A relation, Mr. Soyemi, who identified himself as uncle of the suspect, told our correspondent that he would be releasing a statement on their side of the story.
The investigators at the DCI said an autopsy would soon be carried out on the deceased’s body.
A source close to the investigation told our correspondent that at the moment, there was no reason to release Busayo and rule the deceased’s death as suicide.
“The wife is still the prime suspect for now,” the source said.
Paul graduated from University of Lagos in 2006 and was described by friends on his Facebook wall as a youth leader in a white garment church in Lagos.Busayo is also a graduate of UNILAG.
At the time of filing this report, the spokesperson for the Lagos State Police Command, Mr. Kenneth Nwosu, had not been reachable for comment as calls placed to him indicated his phone was switched off.

I’d have died with Clem Onyeka–Nzube Onyia, actress

Nzube Onyia
Actress, Nzube Onyia, is one hell of a lucky gal! She was riding with late actor, Clem Onyeka, that fateful day last year in Asaba, the Delta State capital, when she watched helplessly as bullets on which rode demons of death snuffed the life out of the thespian. In this chat with NKECHI CHIMA, the native of Nneato, Umunneochi, Abia State and star of Pretty Liars, relives those scary last moments with Onyeka.
Excerpts:
While growing up did you ever think of becoming an actress?
Yes! I had always wanted to become an actress. I got inspired from my secondary school days playing in my school’s Debating & Dramatic Club productions. But my parents, being disciplinarians and religious were not comfortable with my choice of career. However, I am delighted my parents eventually gave their consent after realising I had a very strong passion for acting.
Did your parents give you reasons why you shouldn’t become an actress initially?
They believed actresses are wayward and hardly stay married but I was able to prove to them that it is all about the individual and not the industry. It all depends on the way you live your life and I let them understand that there is no way the industry will influence me so much that I will forget my background and where I am coming from.
When exactly did you begin your career?
I have spent four years trying to find my foot in the movie industry. I started out officially in 2011, after graduating from Alvan Ikoku College of Education, where I studied Economics Education.
You have worked with so many stars in the industry, which among them has inspired you the most?
Chioma Chukwuka-Apotha is among the stars I have always loved and desired to work with. She is my role model and I will always respect her skills.
Could you recall the first movie you featured in?
It was an Igbo language movie entitled Ukwu Nwanyi Owerri. I played alongside Ameachi Munagor among many others.
Could you recall some of the movies you have acted in?
Honestly, I can’t remember all but I will mention a few like Nurse Elisa, Bloody War, Pretty Liars, University Mafia, My Prophecy, and Who Owns The Ghetto.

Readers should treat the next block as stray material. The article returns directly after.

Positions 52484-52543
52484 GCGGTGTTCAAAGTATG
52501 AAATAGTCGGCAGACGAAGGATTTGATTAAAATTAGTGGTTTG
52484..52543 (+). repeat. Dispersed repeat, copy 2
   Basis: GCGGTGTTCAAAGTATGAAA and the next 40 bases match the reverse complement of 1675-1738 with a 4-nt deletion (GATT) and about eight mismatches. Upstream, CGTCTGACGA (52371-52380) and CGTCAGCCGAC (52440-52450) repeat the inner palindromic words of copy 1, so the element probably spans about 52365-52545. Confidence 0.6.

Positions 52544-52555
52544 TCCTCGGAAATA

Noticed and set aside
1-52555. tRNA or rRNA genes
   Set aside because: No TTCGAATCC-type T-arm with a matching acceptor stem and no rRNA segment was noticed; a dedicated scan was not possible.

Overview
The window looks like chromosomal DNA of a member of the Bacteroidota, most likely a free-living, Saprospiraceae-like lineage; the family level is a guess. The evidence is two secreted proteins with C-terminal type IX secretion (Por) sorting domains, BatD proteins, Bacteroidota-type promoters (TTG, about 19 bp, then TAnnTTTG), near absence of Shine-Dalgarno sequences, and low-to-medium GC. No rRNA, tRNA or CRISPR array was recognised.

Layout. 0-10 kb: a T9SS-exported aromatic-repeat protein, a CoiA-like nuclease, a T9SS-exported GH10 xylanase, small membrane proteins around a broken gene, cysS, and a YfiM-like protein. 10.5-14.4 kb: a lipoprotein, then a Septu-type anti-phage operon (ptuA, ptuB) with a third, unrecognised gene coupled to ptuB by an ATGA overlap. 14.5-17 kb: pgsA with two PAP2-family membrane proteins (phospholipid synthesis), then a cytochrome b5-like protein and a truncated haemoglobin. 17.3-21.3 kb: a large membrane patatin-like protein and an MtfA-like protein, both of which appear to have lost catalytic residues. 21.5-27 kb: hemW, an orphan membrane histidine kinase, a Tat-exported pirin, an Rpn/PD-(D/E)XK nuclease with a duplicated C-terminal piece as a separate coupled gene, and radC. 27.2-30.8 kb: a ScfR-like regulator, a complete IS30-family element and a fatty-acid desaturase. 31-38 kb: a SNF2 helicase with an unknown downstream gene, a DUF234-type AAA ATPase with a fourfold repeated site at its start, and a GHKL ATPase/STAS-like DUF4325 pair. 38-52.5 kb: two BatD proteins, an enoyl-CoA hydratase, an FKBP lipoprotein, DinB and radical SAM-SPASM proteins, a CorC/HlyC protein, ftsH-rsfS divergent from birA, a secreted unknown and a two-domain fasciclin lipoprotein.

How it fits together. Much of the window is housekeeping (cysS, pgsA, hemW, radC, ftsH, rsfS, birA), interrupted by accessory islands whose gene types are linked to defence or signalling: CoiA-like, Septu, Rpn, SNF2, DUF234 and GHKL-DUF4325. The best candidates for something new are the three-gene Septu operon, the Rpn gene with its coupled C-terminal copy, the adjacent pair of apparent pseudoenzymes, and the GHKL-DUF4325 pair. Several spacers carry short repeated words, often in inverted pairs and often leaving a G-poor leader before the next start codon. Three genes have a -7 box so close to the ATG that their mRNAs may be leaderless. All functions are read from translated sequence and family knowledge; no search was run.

Which movie brought you to the limelight?
I have played so many remarkable roles but the character I played in Pretty Liars, produced by P Collins and directed by Tchidi Chikere gave me so much recognition. I played alongside Zubby Michael; I was his girlfriend.
Tell us a bit about yourself?
I was born into a family of nine and I am the first daughter. My family resides in Okigwe where I grew up. I attended Beatman Nursery School and St. Marie Primary School before proceeding to Marist Comprehensive Academy, Uturu, Abia State.
Are you a catholic?
Yes! I grew up in a Catholic home and hope to get married to a Catholic so that I can remain a practicing Catholic.
What if a non-Catholic proposes marriage?
It won’t hinder our marriage as long as I am in love with him, but I will beg him to wed me in the Catholic church.
Would you say you are looking for a Catholic husband?
No! But it is my desire to marry a Catholic and train my children the Catholic way. But if God says otherwise, who am I to question God’s plans for my life.
How is your boyfriend?
He is fine, thank you.
Will you be proud enough to tell us who has taken over your heart?
No, it is my private life and he wouldn’t be happy having me discuss our affair on the pages of newspapers. But I will definitely tell the world whenever God approves my marriage. And I pray for a man after my heart; I am talking about a mature, caring and good looking man with the fear of God engraved on the walls of his heart.
A while ago, you and late Clem Onyeka were caught up in a cross-fire between the police and armed robbers on your way to location in Asaba. Could you tell us about your close shave with death?
I have realised that whatever God has not approved will not be accomplished. And I give God all the glory for saving my life because I could have died like Clem. But God said it was not yet time for me to say farewell to the world. I was inside the car with him when they shot at his car. He was actually driving when they shot though, he wasn’t the target because it was a cross-fire between the police and armed robbers. When the bullet hit him, he lost control and the car which was in motion swerved, so I took control of the steering wheel trying to pack the car in order to save our lives but we crashed into a building and I ended up with a fracture and dislocation to my right arm and was admitted at the hospital immediately. I thank God I am living to tell the story.